Nicole mentioned that she tended to read books with female main characters when she was younger - well, here you go. Not only is she the main character, for most of the book she's the ONLY character. Many of her people (the Ghalas-at) are killed off by a rival tribe (the Aleuts) near the beginning of the story. She illustrates that the women of her tribe are very capable, picking up the slack when many of the men have been killed: “During this time other women were gathering the scarlet apples that grow on the cactus bushes and are called tunas. Fish were caught and many birds were netted. So hard did the women work that we really fared better than before when the hunting was done by the men. OH SNAP - take that, you patriarchal aboriginal dudes.

A ship of white men comes to help the tribe move, but the protagonist, Karana, realizes her younger brother has been left behind and leaves the ship to retrieve him. The ship leaves, and her brother is subsequently killed by wild dogs (I have no idea if this part is true - if it isn't, the author is kind of a bastard). So she hangs out, gathering food, learning how to build stuff (this statement rang so true for me: “I had seen the weapons made, but I knew little about it. I had seen my father sitting in the hut o winter nights scraping the wood for the shafts, chipping the stones for the tips, and tying the feathers, yet I had watched him and really seen nothing. I had watched, but not with the eye of one who would ever do it.”)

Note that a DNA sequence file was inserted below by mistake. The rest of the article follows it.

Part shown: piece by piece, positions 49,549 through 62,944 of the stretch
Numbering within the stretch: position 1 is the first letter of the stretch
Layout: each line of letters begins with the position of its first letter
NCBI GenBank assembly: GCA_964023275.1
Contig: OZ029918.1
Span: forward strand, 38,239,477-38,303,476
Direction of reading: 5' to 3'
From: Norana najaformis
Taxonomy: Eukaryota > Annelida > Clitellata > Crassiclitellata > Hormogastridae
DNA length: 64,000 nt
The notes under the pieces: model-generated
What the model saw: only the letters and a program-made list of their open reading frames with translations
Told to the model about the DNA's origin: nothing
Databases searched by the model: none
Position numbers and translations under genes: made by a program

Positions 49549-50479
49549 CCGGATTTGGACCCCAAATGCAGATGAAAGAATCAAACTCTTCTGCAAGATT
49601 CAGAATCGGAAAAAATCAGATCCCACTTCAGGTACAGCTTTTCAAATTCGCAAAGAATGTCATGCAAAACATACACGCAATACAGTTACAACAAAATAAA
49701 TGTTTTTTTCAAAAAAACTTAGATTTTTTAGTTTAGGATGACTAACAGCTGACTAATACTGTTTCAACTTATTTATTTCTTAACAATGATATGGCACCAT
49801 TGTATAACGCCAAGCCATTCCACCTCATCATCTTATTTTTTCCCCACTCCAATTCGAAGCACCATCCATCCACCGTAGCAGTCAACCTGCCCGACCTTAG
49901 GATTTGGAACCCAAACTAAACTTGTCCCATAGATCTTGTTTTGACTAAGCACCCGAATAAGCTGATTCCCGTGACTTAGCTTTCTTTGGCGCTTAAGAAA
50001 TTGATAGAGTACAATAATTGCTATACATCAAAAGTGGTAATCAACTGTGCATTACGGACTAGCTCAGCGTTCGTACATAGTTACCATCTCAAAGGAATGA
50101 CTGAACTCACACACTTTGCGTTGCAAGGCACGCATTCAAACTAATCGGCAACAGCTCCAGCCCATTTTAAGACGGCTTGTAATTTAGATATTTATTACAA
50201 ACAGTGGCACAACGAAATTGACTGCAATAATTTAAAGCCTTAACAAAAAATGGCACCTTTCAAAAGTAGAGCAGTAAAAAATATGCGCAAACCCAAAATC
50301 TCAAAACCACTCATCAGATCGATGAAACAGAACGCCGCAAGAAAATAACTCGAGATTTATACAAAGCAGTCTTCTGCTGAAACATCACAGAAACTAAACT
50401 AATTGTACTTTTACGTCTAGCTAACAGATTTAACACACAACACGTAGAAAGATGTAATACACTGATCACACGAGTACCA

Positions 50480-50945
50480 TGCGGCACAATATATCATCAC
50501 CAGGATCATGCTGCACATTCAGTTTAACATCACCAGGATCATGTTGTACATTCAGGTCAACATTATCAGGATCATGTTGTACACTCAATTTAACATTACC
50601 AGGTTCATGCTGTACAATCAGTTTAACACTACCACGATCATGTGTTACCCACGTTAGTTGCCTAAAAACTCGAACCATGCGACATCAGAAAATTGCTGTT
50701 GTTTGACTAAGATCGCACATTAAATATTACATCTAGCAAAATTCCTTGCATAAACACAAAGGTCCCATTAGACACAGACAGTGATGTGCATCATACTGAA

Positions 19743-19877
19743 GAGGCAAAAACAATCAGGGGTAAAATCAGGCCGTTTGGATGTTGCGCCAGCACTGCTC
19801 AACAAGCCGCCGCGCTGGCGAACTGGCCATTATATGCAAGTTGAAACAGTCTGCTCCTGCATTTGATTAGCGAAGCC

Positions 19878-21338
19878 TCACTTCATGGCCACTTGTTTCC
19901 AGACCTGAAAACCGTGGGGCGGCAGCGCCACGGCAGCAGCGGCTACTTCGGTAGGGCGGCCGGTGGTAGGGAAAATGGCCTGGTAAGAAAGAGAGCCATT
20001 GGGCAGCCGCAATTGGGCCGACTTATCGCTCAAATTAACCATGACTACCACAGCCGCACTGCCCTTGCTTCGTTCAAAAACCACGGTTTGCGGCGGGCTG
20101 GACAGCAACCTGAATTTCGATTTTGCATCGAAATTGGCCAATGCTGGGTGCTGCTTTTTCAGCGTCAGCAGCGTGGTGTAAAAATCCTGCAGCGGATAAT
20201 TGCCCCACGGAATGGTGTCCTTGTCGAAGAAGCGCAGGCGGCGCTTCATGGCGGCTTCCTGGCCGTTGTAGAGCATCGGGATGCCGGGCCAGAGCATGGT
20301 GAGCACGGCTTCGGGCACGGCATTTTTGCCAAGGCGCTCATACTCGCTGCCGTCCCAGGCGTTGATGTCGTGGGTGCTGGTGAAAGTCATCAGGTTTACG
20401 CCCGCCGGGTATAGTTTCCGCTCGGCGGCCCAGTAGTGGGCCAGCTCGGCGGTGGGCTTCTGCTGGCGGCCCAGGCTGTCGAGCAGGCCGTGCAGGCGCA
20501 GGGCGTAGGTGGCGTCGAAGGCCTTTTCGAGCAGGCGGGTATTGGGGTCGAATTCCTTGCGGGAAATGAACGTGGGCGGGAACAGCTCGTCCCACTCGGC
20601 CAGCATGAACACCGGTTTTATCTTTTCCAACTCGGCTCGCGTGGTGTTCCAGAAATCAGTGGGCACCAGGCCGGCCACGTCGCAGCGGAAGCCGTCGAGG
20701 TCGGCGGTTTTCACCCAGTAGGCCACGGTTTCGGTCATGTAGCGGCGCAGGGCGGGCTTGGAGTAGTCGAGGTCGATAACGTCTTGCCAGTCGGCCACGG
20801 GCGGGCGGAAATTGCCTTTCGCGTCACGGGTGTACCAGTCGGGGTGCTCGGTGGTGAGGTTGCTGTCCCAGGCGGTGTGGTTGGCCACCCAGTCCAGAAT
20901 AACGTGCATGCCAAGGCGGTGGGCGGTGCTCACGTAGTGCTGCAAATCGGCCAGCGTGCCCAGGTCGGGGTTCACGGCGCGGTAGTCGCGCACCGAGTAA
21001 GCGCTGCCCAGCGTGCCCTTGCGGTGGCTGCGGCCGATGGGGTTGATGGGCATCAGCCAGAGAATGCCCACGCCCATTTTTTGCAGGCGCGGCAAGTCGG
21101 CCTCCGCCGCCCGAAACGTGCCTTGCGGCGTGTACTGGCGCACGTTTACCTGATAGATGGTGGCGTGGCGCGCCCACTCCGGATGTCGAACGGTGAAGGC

Photo by David McSpadden

She also has to fight off wild dogs, one of whom she eventually tames. She develops a special relationship with many animals on the island (again, this might be pure sentimental fantasy on the part of the author, although the man who 'rescued' her did say she was found living in a hut with a dog). At one point the Aleuts come back to hunt for sea otter, and she stays hidden from them but meets a girl who is traveling with them, and has a friend for a very short while. 

I like that Karana is such a strong, capable character, methodically going about using the skills she has and developing ones she needs to keep herself safe, fed and sheltered. 

It's a strange book. In a way it was like watching Castaway, that Tom Hanks movie - you can't conceive of spending hours watching or reading one person's lonely years like that. And then you do, and it's over, and you feel weird.